The NISG has lost its sense of purpose
Samir Sachdeva | June 30, 2011
The National Institute for Smart Government (NISG) was established in May, 2002 with a vision to establish itself as a centre of excellence by leveraging private sector resources through the public-private partnership mode for the spread of e-governance.
The national taskforce on IT and software development set up in 1998 first came up with the idea of establishing an institute in collaboration with Nasscom. Thereafter, a high-powered committee under the cabinet secretary in January, 2002 recommended the establishing of NISG as a section 25 (not-for-profit organisation) company.
In its initial years, the NISG focused on the purpose for which it was established, i.e. defining e-governance architecture, standards, strategic plans and capacity building. However, with the passing years the organisation has completely changed its focus. It has now become more of a manpower outsourcing agency than a centre of excellence. Currently it is outsourcing manpower to unique identity authority (UIDAI), national e-governance division (NeGD), state e-mission teams (SeMTs) and many other projects.
As of March 31, 2011 there were as many as 280 employees on the rolls of NISG and more are being added. This despite the original concept to evolve a lean and mean organisation. By positioning its manpower as part of SeMTs across various states, it is now following the model of the National Informatics Centre (NIC) which placed its employees in states and districts working for the state governments but on the rolls of central government agency.
Another shocking part is that the company despite nine years of establishment could not get the requisite private partners on board. The only private sector representation on NISG board is that of Nasscom (10%) and IL&FS (5%). The rest of the stake is with the government of India (DIT – 10% and DAR & PG – 10%), government of Andhra Pradesh (10%) and minor stakes with the government of Chattisgarh and Meghalaya and Vizag municipal corporation. With the current equity distribution the majority stake in NISG (over 30%) is with government and less than half ( 15%) with private sector. In such circumstances, the company is in essence a government company and therefore should follow all government procedures especially in recruitment and procurement. It should also come under the preview of C&AG and CVC like any other government organisation.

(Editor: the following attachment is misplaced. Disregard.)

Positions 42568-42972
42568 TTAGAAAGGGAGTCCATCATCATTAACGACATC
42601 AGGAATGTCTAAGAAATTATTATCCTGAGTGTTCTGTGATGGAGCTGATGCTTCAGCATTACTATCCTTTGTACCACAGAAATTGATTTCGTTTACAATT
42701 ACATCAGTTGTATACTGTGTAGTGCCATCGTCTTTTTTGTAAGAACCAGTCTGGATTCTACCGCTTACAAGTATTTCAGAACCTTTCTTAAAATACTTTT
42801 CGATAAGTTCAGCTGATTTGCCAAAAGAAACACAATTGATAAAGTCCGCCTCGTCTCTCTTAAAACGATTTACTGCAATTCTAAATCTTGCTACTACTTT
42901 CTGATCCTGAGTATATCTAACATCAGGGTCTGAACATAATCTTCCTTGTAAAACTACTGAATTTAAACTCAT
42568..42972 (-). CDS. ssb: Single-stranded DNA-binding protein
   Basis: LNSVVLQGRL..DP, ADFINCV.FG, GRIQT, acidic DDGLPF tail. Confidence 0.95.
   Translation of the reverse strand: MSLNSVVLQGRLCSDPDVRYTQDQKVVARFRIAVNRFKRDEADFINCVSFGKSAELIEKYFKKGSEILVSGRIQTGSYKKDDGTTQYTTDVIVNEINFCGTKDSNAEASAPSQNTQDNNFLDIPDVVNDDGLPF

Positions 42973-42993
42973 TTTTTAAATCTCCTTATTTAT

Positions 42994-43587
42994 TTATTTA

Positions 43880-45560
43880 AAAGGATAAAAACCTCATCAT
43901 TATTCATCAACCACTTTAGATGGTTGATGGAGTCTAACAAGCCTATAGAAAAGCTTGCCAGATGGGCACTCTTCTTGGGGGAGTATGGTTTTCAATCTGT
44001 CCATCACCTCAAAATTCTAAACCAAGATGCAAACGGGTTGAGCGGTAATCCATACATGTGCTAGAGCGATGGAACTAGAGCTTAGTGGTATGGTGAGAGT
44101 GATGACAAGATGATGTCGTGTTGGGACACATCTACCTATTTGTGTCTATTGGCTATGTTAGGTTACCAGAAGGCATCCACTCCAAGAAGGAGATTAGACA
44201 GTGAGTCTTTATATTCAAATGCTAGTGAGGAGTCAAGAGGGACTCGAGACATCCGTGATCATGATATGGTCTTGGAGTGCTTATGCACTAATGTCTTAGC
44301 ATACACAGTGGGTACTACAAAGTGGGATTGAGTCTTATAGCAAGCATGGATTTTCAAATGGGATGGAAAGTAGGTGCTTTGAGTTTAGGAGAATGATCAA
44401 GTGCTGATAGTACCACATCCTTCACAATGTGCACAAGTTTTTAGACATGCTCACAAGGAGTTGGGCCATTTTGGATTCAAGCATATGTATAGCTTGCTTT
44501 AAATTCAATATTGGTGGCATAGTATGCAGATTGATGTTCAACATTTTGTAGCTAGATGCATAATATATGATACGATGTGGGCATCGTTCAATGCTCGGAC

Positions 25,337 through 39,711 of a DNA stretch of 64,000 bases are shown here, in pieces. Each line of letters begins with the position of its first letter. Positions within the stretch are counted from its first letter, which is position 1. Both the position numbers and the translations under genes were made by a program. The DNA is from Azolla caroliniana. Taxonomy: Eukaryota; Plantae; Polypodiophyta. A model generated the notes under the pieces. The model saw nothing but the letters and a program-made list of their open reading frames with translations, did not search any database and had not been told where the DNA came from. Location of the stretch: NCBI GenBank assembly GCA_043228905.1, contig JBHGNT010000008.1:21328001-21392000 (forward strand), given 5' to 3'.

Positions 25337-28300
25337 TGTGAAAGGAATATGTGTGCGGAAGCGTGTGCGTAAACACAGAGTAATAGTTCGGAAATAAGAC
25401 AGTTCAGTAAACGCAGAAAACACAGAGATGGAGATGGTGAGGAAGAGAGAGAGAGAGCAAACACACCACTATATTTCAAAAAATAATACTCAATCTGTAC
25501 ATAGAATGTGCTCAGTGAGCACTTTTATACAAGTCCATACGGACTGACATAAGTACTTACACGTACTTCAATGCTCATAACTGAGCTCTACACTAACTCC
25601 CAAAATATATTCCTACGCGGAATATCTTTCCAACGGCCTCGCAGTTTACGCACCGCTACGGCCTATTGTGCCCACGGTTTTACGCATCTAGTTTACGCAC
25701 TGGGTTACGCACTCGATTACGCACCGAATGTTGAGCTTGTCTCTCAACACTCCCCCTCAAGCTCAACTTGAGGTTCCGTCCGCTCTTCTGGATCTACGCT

In a majority of its projects, the NISG just outsources the assignment to private consultants and private IT companies. Instead of becoming a centre of excellence in e-governance, the NISG has become just an organisation which creates business opportunities for consulting and IT organisations and facilitates financial transactions of private organisations with the government departments scuttling the laid down government procedure.
The NISG was not established to outsource government projects or manpower. It was established with a vision of creating a centre of excellence in e-governance. It is time the NISG management reviewed its purpose and practices.
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